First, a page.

In spite of the fear-mongering rhetoric, the Westfalls received some sympathy from Council. Councilman Bill Adams, consistently the bright spot within the darkness of City politics tends to see right through staff gyrations. Being a business owner himself, he is sympathetic to the plight of an investor battling the illogic of City administration and voted in favor of the Westfalls.

Dan Tofell was on the fence. He became sympathetic to the Westfalls as they attempted to defend themselves and didn’t see harm in giving them a little more time. However, his comments reflected he was duped into believing the staff misinformation about the park land being in jeopardy.

Surprisingly, Bud Hart, the councilmember in office the longest, had the same mindset as Tofell and voted with the other two to grant the extension. These three votes carried the day.

Voting against the Boat House were Trish Seiler and Matt Dodson.

Dodson’s stance is so peculiar, it is making us re-think the broader stance of that any new person elected to office will make better decisions than an incumbent through being less likely to protect misbehaving staff.

Seiler’s actions are no surprise. Her voting record is consistently anti-business. She cultivates the demeanor of an intellectual, but given the history of the administration’s corruption of which she is fully aware, her odd role as the mistress with a whip in such a fantasy is as absurd as it sounds.


Using the Council meeting as a stage for a Spanish-inquisition-style public smack-down that elevated a false fear didn’t help the Westfalls much. How are they supposed to operate in conjunction with a City that displays such extreme hostility?

Council was in agreement that they wanted to see a new plan and the Westfalls have 90-days to develop something acceptable.

Our government loves to tell people to make plans, but it fails to understand that doing so is not as easy as they may think. It requires a herculean effort to make plan under the duress the City has placed the Westfalls under. These people aren’t being paid for their time and effort, while staff get paid to reject their work. City officials summarily rejected plans in place, then used the lack of an acceptable plan as an excuse to disallow further activity. Planning being so expensive, it would be foolish to keep writing plans for uses that wouldn’t be approved, so the Westfalls have spent years running ideas by staff, only to reach dead-ends.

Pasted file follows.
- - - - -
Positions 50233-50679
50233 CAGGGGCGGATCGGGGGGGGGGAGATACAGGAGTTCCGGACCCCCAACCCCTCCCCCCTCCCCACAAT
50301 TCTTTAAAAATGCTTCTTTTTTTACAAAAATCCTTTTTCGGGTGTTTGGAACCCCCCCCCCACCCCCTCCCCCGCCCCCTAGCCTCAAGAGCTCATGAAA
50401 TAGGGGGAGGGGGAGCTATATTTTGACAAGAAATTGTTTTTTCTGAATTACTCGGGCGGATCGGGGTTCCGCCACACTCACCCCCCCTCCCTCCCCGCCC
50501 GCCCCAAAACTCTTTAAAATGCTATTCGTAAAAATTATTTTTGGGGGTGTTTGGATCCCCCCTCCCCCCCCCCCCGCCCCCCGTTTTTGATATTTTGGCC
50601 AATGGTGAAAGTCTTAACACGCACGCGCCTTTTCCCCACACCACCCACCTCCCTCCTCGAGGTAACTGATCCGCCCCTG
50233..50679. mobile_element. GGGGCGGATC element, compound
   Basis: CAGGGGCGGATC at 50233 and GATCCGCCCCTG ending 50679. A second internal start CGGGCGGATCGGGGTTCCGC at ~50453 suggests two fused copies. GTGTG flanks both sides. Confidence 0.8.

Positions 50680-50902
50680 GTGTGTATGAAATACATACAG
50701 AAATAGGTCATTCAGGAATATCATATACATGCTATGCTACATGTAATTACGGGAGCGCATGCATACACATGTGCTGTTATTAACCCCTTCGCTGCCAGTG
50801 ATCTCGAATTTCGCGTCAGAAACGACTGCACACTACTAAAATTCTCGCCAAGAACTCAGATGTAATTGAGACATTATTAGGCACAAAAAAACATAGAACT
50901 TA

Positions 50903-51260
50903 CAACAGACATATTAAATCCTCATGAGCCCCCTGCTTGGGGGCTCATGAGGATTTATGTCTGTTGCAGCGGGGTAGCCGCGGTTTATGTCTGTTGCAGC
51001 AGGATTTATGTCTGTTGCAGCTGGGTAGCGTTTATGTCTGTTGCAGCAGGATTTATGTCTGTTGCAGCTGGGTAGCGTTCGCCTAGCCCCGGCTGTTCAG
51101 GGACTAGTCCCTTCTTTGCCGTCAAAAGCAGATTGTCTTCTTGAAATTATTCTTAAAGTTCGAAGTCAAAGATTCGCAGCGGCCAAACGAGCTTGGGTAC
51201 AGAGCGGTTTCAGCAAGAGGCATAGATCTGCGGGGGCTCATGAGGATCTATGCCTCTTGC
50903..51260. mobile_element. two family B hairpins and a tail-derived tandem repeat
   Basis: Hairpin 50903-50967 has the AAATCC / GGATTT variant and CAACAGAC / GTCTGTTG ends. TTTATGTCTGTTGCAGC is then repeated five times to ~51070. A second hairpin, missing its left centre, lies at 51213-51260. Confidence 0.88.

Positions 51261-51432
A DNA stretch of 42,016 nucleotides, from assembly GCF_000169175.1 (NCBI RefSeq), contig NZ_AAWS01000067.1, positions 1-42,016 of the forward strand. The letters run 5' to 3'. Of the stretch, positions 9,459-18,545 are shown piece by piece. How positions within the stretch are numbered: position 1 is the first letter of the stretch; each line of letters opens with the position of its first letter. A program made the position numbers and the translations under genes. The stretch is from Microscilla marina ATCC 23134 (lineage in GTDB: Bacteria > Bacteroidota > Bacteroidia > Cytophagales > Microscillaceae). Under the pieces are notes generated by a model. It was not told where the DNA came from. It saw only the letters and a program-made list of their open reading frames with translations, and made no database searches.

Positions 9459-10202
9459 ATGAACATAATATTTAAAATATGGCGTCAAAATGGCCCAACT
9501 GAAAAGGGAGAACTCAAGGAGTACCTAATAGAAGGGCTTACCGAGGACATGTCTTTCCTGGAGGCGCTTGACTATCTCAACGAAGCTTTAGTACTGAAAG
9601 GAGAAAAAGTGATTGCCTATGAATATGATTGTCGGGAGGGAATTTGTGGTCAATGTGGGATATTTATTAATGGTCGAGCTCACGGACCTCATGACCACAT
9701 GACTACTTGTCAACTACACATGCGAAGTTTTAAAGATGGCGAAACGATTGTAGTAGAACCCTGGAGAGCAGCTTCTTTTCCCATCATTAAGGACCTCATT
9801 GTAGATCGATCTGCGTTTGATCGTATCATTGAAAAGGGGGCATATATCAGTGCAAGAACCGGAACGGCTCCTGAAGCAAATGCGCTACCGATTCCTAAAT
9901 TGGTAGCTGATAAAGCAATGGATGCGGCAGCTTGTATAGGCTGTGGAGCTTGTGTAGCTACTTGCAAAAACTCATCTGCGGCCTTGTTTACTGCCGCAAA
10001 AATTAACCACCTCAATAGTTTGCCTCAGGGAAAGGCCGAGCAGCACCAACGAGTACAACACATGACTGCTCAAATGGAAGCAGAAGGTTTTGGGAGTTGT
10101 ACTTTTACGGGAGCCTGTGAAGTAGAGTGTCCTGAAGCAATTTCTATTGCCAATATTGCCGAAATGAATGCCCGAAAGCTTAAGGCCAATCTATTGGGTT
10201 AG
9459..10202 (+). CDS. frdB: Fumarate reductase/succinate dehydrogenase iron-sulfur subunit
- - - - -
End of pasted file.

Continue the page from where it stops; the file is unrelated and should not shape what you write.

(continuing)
As Carol Westfall stated in the Parks meeting, “How are we supposed to write a plan when the answer to every activity we’ve asked permission for is NO?”


Although the Council did the right thing by extending the lease for 90 days, they should have seen through the puppet show staff orchestrated that led everyone down the path of false paranoia in regard to the Moore land grant. Remember, the only time the City EVER had a legal challenge from a Moore descendant was when they tried to build a road to a subdivision. If the City delusions were founded, they would have lost the park land at that juncture. Nothing bad happened. The roads stayed, were closed to traffic, and became walking trails. The park land did not revert to the family, even after the court found the City guilty of a violation.

The City Council should have stopped parroting the staff’s unfounded concerns, ordered staff to cease their nonsensical argument, and direct them to help find a solution, rather than continuing the assault on the Boat House and the Westfalls. Hopefully Council will do some research of its own and take this action later.

The best way to alleviate any future concerns would be to put a Moore heir in contact with the Westfalls. The Westfalls have always wanted to have a discussion to explain the challenges in operating the site to support water sports and are very open to doing anything that works. If the two could meet, the entire controversy could be put to rest forever. The Westfalls have tried to find one. The City has refused to faciliate the discussion.

Why a descendant with concerns hasn’t contacted the Westfalls directly is anybody’s guess. If an heir has indeed been in contact with the City as alledged, it was cowardly of the City and the heir to not have a meeting with everyone, including the Westfalls, in the room. The way the City has addressed the situaiton through misdirection, lies, and by failing to mediate the parties concerned is beyond cowardice, it is tyranny.